Yes Men/Women Play Role in Scandals
By George Anderson
Pretty much everyone knows the story about the emperor who walked around naked because his court and subjects were too afraid to tell him his new clothes were no clothes at all.
According to Doug Lennick, coauthor of Moral Intelligence with Fred Kiel (Wharton, 2005), many of the ethical lapses that have taken place in the corporate world in recent years have a similar story line — executives enabled by underlings who do not tell them when they’ve gone too far.
“It’s not so much a matter of one being intoxicated by the power. It’s [a matter of] one being sheltered from the feedback,” he told The Christian Science Monitor.
Sydney Finkelstein, professor of leadership and strategy at Dartmouth’s Tuck School of Business, said many are trapped by their ego and maintaining what they perceive to be their public image. “Acknowledging to the world that you’re not quite as successful as you thought, and as everyone else thought, is unacceptable,” said Prof. Finkelstein.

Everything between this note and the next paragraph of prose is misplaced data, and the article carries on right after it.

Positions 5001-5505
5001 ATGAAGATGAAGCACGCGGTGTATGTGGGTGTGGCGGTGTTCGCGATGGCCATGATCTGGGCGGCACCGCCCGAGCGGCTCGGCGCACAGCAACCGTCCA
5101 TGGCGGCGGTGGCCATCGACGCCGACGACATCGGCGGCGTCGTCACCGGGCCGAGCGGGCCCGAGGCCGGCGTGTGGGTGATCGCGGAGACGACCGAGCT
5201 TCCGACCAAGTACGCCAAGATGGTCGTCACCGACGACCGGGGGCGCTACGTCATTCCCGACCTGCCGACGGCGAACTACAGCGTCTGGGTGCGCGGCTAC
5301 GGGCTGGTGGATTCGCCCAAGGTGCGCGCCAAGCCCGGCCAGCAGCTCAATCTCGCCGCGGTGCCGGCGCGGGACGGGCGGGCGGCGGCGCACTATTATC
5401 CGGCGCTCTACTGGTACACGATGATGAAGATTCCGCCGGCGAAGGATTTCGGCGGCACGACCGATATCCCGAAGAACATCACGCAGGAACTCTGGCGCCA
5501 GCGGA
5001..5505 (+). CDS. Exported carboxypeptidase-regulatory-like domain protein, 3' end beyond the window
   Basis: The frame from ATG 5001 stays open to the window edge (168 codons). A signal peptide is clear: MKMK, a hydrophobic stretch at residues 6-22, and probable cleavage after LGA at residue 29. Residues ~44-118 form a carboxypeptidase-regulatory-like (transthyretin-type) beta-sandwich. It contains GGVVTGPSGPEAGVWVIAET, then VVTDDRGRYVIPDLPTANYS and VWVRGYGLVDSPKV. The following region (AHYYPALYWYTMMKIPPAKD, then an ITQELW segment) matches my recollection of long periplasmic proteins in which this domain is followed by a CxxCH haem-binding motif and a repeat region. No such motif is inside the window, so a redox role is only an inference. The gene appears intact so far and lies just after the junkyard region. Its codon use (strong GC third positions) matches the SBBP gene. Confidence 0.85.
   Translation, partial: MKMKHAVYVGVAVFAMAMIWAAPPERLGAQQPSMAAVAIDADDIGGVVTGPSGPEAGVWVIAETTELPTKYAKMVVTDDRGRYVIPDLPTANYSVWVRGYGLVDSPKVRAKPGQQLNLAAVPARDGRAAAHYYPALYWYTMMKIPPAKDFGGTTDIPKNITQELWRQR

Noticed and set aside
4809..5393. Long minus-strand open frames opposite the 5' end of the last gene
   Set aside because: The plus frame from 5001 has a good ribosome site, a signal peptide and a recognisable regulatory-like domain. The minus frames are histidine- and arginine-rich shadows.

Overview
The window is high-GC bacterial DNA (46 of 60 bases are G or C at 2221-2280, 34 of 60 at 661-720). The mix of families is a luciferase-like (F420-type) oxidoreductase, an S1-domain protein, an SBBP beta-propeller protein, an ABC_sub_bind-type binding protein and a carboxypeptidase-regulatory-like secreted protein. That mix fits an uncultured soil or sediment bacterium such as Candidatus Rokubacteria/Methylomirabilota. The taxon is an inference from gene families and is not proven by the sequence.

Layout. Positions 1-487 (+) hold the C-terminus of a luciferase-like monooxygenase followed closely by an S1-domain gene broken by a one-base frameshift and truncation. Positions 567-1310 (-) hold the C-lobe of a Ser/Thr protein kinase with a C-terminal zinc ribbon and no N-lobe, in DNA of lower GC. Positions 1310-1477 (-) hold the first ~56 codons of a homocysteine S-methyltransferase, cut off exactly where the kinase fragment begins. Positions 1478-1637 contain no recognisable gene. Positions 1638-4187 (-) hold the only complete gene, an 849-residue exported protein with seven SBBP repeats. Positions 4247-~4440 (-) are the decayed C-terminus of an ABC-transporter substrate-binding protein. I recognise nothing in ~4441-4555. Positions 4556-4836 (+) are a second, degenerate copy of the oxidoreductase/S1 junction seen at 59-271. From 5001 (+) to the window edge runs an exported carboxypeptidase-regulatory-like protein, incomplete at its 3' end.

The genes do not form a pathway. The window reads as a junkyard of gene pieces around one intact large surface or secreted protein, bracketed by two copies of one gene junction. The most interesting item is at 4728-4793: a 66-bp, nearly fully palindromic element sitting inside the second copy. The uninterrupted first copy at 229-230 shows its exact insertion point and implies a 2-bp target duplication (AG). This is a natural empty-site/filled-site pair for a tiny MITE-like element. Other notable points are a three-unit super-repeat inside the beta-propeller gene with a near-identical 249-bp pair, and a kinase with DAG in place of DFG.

To avoid ethical lapses, experts such as Dallas Willard, a Christian philosopher at the University of Southern California and author of books such as The Divine Conspiracy: Rediscovering Our Hidden Life in God and contributor to the new Renovare Spiritual Formation Bible, suggest business leaders have at least one person in close contact to help keep them on the moral high ground.
He also suggests leaders answer two questions as part of a daily journal: “When have I served the good of my function [as a family member or professional, for instance]? And when have I served myself?”
Moderator’s Comment: What can those in business leadership positions do to prevent ethical lapses on their part or on the part of others in their organizations?
George Anderson – Moderator